Asociality  

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Train wreck at Montparnasse (October 22, 1895) by Studio Lévy and Sons.
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Train wreck at Montparnasse (October 22, 1895) by Studio Lévy and Sons.

Asociality refers to the lack of a strong motivation to engage in social interaction or the preference for solitary activities. Developmental psychologists use the synonyms nonsocial, unsocial, and social disinterest. Asocial is distinct from antisocial as the latter implies an active dislike or antagonism toward other people or the general social order. The condition is often confused with misanthropy.

Asociality is seen as a desirable trait in certain monastic traditions, notably in Catholicism, Buddhism and Sufism. It is lauded both as a tool of alienation from secular life and of enabling a lifestyle of uninterrupted contemplation.

A degree of asociality is routinely observed in introverts, while extreme asociality is observed in schizophrenia patients. In schizophrenia it is characterised by an inability to empathise, to feel intimacy with, or to form close relationships with others Template:Harv. Asociatity has also been observed in individuals who have been diagnosed with Asperger's Syndrome and Autism, usually due to bullying and social discouragement in adolescence.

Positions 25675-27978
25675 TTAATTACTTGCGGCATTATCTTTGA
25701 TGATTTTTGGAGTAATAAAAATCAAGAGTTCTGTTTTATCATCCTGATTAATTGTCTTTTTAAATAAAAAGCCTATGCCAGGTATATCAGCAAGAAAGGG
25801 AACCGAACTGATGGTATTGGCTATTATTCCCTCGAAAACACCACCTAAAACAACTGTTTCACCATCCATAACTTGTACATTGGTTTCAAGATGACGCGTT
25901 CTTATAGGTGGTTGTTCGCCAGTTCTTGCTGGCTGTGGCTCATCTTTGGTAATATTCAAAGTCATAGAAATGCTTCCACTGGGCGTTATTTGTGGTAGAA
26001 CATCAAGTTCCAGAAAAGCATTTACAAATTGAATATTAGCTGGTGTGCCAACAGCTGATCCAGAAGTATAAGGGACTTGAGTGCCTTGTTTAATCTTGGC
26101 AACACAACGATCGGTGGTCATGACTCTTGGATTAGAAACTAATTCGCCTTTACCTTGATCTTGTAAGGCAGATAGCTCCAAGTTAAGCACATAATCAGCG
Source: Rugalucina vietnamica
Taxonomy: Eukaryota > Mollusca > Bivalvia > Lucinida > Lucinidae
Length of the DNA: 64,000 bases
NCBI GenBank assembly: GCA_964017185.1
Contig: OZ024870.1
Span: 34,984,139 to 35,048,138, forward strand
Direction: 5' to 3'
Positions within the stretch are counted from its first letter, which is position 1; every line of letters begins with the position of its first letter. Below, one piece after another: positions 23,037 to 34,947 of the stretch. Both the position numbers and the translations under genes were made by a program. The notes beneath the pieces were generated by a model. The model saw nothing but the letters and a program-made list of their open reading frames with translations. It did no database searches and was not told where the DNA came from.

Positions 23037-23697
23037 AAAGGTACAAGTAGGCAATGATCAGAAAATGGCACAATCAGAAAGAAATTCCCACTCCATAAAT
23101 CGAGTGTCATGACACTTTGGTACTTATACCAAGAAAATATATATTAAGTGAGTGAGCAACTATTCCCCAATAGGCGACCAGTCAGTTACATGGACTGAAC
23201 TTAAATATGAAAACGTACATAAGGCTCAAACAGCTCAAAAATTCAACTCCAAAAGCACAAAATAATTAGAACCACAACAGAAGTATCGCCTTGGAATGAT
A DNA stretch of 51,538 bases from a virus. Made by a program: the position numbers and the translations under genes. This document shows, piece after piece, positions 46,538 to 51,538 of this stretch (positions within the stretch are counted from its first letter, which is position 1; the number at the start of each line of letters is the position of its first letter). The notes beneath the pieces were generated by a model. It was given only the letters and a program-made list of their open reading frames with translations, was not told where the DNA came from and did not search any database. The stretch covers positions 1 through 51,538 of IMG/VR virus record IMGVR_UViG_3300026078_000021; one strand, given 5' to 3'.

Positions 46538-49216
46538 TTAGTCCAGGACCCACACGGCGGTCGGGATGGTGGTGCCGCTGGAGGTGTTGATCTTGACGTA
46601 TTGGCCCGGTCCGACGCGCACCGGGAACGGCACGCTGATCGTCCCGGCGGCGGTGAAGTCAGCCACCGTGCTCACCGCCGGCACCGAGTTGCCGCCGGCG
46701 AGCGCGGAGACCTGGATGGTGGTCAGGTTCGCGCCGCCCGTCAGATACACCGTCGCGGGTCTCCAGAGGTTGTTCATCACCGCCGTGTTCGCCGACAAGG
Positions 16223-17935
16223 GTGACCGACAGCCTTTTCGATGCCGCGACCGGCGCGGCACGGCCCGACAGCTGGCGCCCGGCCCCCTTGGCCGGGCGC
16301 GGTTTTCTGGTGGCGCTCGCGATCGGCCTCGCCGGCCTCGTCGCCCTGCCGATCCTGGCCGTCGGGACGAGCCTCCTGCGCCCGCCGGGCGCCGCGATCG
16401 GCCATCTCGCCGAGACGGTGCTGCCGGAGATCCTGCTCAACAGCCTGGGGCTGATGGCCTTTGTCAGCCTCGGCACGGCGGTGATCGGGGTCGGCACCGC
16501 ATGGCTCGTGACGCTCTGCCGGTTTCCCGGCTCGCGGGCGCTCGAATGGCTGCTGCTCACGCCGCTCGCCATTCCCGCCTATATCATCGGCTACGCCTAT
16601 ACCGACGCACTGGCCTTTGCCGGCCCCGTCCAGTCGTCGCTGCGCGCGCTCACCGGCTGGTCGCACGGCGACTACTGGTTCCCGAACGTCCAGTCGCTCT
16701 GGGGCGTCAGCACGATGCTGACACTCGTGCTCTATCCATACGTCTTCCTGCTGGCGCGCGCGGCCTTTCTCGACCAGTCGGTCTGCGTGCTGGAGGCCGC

Asociality is not necessarily perceived as a totally negative trait by society, since expressing asociality has been used as a way to express independence of the mind from prevailing ideas (dissent). Expressing asociality can also be used as a form of humour to indicate an issue (e.g. used for pointing out the exaggerations of social network services.

Individuals in Nazi concentration camps who were deemed asocial were forced to wear badges with black triangles. This included the mentally disabled, the mentally ill, homeless people, alcoholics, the habitually work-shy (arbeitsscheu), prostitutes, draft dodgers and pacifists.

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Unless indicated otherwise, the text in this article is either based on Wikipedia article "Asociality" or another language Wikipedia page thereof used under the terms of the GNU Free Documentation License; or on original research by Jahsonic and friends. See Art and Popular Culture's copyright notice.

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